I was recently the featured guest on Taking Back Our Economy, a podcast series hosted by the Community Exchange Alliance. In this episode I discuss principles of exchange, the various kinds of systems that have been tried, and what needs to be done to realize their full potential, with Tim Jenkin, founder of the Community Exchange System, Edgar Cahn, founder of Time Banking, Anitha Beberg, Christine Gray, and Martin Simon.
You can tune in to the discussion on YouTube at https://youtu.be/BtIG9YLySD4.
My latest post: How, Then, Shall We Live? — What we might learn from the Amish
While most of us have been caught up in the high-tech, consumerist, debt-ridden rat-race, there are certain groups that have been thriving on low-tech, low-consumption, earth-friendly, cooperative approaches to living. Notable among these are the Amish communities which are characterized by their strong social bonds and mutual support. In the present chaotic times as we struggle to reinvent civilization there may be something important to be learned from the Amish. Read about it here.
Markets and finances in today’s world
The biggest players in money and markets today are central banks and central governments. Their market interference is massive and largely overrides the effects of other market player’s actions. If you have not already done so, please read my article, Money and Finance Have Now Been Completely Collectivized.
One complicating factor that market analysts and investment advisors universally fail to mention, and probably do not even recognize, is the withdrawal of large segments of the population from the work force, and from the “old civilization.” In my view, a new civilization has been emerging for decades from the bottom upward and that process is now accelerating as people lose faith in the dominant centralized financial, economic, and political systems and structures. The new civilization is being built on relationships of trust that already exist among family members and friendship groups and within local business and political circles. As corruption, malfeasance, and errors in the dominant centralized structures become more egregious and apparent, this process is bound to accelerate further until the old systems become irrelevant. My “Walking Away…” series of articles (Part I, Part II, Part III) articulates in more detail my thoughts about that.
U.S. foreign policy, the primary threat to peace
Two or three years ago in my efforts to gain a deeper understanding of the political dynamics of the Middle East I came across Graham E. Fuller, a Middle-east analyst and former CIA operations officer. Reading his book, Turkey and the Arab Spring, gave me an appreciation for the pivotal role the Turkey plays in the region and in the Muslim world generally. Since then I’ve been following Fuller on his website and on Facebook.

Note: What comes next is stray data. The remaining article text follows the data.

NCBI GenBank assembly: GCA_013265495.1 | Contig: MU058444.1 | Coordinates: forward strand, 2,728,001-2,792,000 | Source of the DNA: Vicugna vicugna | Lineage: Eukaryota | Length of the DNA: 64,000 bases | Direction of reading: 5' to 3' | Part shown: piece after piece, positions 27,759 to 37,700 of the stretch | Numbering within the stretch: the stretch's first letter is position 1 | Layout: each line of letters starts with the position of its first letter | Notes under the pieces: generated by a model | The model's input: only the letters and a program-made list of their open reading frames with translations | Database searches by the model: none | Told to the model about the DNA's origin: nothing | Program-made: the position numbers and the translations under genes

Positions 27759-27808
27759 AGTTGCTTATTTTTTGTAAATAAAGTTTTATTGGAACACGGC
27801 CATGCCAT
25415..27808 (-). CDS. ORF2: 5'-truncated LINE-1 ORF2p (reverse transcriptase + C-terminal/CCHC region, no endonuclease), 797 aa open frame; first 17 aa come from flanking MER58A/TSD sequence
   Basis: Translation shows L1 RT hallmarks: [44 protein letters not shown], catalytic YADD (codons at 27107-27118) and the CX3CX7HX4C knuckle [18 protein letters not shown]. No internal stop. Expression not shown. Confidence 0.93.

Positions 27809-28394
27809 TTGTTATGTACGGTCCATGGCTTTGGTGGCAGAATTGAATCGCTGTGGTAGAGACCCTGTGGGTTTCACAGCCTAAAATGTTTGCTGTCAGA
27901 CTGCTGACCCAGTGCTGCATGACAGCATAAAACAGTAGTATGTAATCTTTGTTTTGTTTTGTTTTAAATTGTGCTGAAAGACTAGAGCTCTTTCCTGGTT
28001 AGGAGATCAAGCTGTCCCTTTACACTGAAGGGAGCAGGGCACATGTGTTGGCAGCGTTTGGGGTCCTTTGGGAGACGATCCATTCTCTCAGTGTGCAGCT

In his recent editorial, US primacy is a self-fulfilling threat generator, Fuller provides an excellent overview of US government foreign policy and the US role in the world. In it, Fuller states:
I have no wish to launch into a litany of American sins, failures, or mistakes by omission, or more often commission, that have by almost any measure been disastrous for so many foreign countries “visited” by U.S. military operations. The list is long and well known — Iraq, Afghanistan, Syria, Libya, Pakistan, Somalia, indirectly in Yemen in most recent times. He then nicely summarizes the essence of US foreign policy, saying, “…it’s hard to get off that enemy list when you actively assert your independence from Washington.”
The editorial is brief and well worth reading. You can find it on Fuller’s website.
As spring passes and summer begins, we wonder about the possibilities for travel and tourism to return to anything like normal. Will “vaccine passports,” testing, and/or masking be required to travel? If so, what form will those passports take, paper certificates, digital apps, chips embedded under the skin? Will governments impose quarantine requirements for people entering their country, as many have been doing for more than a year? If one does travel abroad, what are the chances of being stuck there and not allowed to leave?
Considering all that, it seems unlikely that I’ll be doing much traveling this year.
Stay alert, keep learning, and seek your inner peace,